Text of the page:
Spanish Grammar


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Spanish Grammar A1 ⮟
Ser and Estar in Spanish for Beginners
Está and Hay in Spanish to Express Location
The Present Indicative in Spanish
The verb querer in Spanish: how to use it
The Verb Gustar in Spanish
Demonstratives in Spanish and Adverbs of Place
Possessive Adjectives in Spanish
The Present Continuous in Spanish: Estar + Gerund
The Gerund in Spanish: Form and Basic Uses
Expressions of Quantity in Spanish: Muy and Mucho
Spanish Grammar A2 ⮟
Present Perfect Indicative in Spanish
The Past Simple in Spanish
The Preterite Imperfect Indicative in Spanish
Indicative past tenses in Spanish
How to Express Future in Spanish
How to use por and para in Spanish
Possessive Pronouns in Spanish
Comparative Adjectives in Spanish
Ya in Spanish: Meaning and Usage
Subject Personal Pronouns in Spanish
Expressing Obligation in Spanish
Spanish Grammar B1 ⮟
The Pluperfect Indicative in Spanish
The Future Simple in Spanish
The Conditional Simple in Spanish
The imperative mood in Spanish
The present subjunctive in Spanish
Verbal Periphrasis in Spanish
General Rules of Accentuation in Spanish
Expressing Wishes with the Subjunctive in Spanish
The Use of Cuando with Indicative and Subjunctive
Position of Object Pronouns in Spanish
Spanish Grammar B2 ⮟
Advanced Uses of Conditional Simple
The Future Perfect in Spanish
The Conditional Perfect in Spanish
Present Perfect Subjunctive in Spanish
How do I use the past imperfect subjunctive?
The Pluperfect Subjunctive in Spanish
How to express probability in Spanish
Conditional Clauses in Spanish
Verbs of Change in Spanish
Reported Speech in Spanish
Spanish Grammar C1 ⮟
The passive Voice in Spanish
Adverbial Clauses of Manner in Spanish
Adverbial Clauses of Cause in Spanish
Clauses of Purpose in Spanish
Conditional Conjunctions in Spanish
Uses of the Pronoun SE with Syntactic Function
Uses of the Pronoun Se as a Verb Mark
The Indeterminate Feminine in Spanish

Possessive Pronouns in Spanish

Possessive pronouns in Spanish replace a noun that is the property of another. They also refer to the owner.

In this article we are going deeper into the use of possessives. If you want to know the basics, we invite you to read this article about possessive determiners in Spanish.

As we explained in the previous article, possessives have atonic and tonic forms. Well, all possessive pronouns in Spanish have a tonic form. We remind you that the only tonic determiners are nuestro and vuestro with their gender and number variants.



The Tonic Forms of Possessives

In the following table you can see the tonic possessives. Like the atonic possessives, they are also divided into one possessor and several possessors, in addition to the verbal persons.

The forms above can be used for both tonic determiners and possessive pronouns in Spanish.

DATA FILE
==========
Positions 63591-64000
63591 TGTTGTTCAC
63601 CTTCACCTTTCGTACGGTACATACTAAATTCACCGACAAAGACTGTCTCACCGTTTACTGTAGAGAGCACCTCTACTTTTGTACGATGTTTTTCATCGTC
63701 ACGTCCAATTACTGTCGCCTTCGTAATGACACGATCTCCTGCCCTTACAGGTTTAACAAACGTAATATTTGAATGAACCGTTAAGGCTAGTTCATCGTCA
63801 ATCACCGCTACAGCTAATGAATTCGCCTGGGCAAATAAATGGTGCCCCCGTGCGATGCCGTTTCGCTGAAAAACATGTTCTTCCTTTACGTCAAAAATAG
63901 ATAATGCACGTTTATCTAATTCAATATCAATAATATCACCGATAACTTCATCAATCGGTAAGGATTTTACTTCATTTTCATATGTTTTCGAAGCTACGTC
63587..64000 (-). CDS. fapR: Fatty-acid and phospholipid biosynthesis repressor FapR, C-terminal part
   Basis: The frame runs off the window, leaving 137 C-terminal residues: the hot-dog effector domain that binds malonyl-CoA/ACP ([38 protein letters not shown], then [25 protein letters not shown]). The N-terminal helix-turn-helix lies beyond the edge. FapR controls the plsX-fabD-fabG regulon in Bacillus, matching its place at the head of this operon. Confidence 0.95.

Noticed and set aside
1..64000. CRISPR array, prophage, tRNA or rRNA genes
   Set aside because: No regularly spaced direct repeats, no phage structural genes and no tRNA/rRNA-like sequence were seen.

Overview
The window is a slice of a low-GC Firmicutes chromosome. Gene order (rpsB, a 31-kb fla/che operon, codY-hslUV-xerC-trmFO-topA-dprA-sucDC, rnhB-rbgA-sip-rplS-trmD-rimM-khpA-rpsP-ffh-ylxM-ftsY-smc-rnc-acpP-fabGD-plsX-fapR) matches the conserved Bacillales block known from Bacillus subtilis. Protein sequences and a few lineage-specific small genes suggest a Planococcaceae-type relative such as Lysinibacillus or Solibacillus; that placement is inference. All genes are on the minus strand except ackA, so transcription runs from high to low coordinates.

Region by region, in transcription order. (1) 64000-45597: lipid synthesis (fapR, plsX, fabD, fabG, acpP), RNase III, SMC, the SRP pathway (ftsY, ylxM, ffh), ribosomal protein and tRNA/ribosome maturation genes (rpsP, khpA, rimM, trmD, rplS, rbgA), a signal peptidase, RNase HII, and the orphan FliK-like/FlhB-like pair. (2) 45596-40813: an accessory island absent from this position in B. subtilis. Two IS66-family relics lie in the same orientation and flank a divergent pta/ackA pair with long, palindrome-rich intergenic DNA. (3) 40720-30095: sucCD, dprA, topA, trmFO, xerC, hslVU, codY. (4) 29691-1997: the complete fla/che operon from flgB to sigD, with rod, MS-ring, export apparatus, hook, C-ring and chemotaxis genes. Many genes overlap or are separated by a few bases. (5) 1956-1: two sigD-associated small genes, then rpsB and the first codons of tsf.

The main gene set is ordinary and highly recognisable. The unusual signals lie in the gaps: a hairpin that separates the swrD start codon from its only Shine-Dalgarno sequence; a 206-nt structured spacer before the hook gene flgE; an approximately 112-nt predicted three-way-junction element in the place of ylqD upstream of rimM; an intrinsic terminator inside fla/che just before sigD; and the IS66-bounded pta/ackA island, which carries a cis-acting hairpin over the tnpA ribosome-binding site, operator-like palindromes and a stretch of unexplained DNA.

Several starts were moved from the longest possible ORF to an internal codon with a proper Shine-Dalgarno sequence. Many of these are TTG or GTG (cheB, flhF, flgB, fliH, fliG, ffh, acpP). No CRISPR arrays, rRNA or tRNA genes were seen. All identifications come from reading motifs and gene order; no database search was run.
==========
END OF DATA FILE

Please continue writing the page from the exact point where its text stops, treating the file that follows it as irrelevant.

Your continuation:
Chart about the forms of the possessive pronouns in Spanish

Characteristics of Spanish Possessive Pronouns

Possessive pronouns in Spanish are usually preceded by a definite article (el, la, los, las). We use them for different purposes. We can show contrast between two elements, usually in comparisons:

Aquí están nuestros coches. El mío es más barato que el tuyo.

We can also select an element from a set:

—¿En qué casa prefieres hacer la fiesta?

—En la mía.

However, when we ask for the owner of a possession, in the answer we can eliminate the article:

—¿De quién es esta pelota?

Mía / Es mía / Es la mía.

Characteristics and Restrictions of Possessive Determiners

Let’s go back to possessive determiners. We have already learned that the atonic determiners (mi, tu, su) can only be placed in front of the noun. On the other hand, the tonic ones allow their use postposing them to the noun. This option is more commonly used in Latin America than in Spain. For this purpose, as in the case of pronouns, it is necessary to have a definite article before the noun:

Su clase. / La clase suya.

Mis amigos. / Los amigos míos.

Moreover, when we talk about parts of the body, it is assumed that the possession of the subject is implied; because of this, we replace the possessive with a definite article:

Me lavé la cara. / Me lavé mi cara.

However, when there may be confusion, it is necessary to use the possessive:

Mi amigo levantó la mano (the raised hand belongs to my friend).

Mi amigo levantó mi mano (the raised hand is mine).

Finally, it is possible to use the indefinite determiner todo in combination with possessive determiners. When this happens, todo always goes in front:

Toda mi familia. / Mi toda familia.

On the other hand, other indefinites (mucho, otro…) must be used after the possessive:

Sus muchos problemas. / Muchos sus problemas.

Nuestras otras casas. / Otras nuestras casas.

With this article, we have already delved into the use of possessive pronouns in Spanish and possessive determiners. We hope you can put them into practice in your daily life. But if you really want to improve your level of Spanish, don’t hesitate to reserve classes on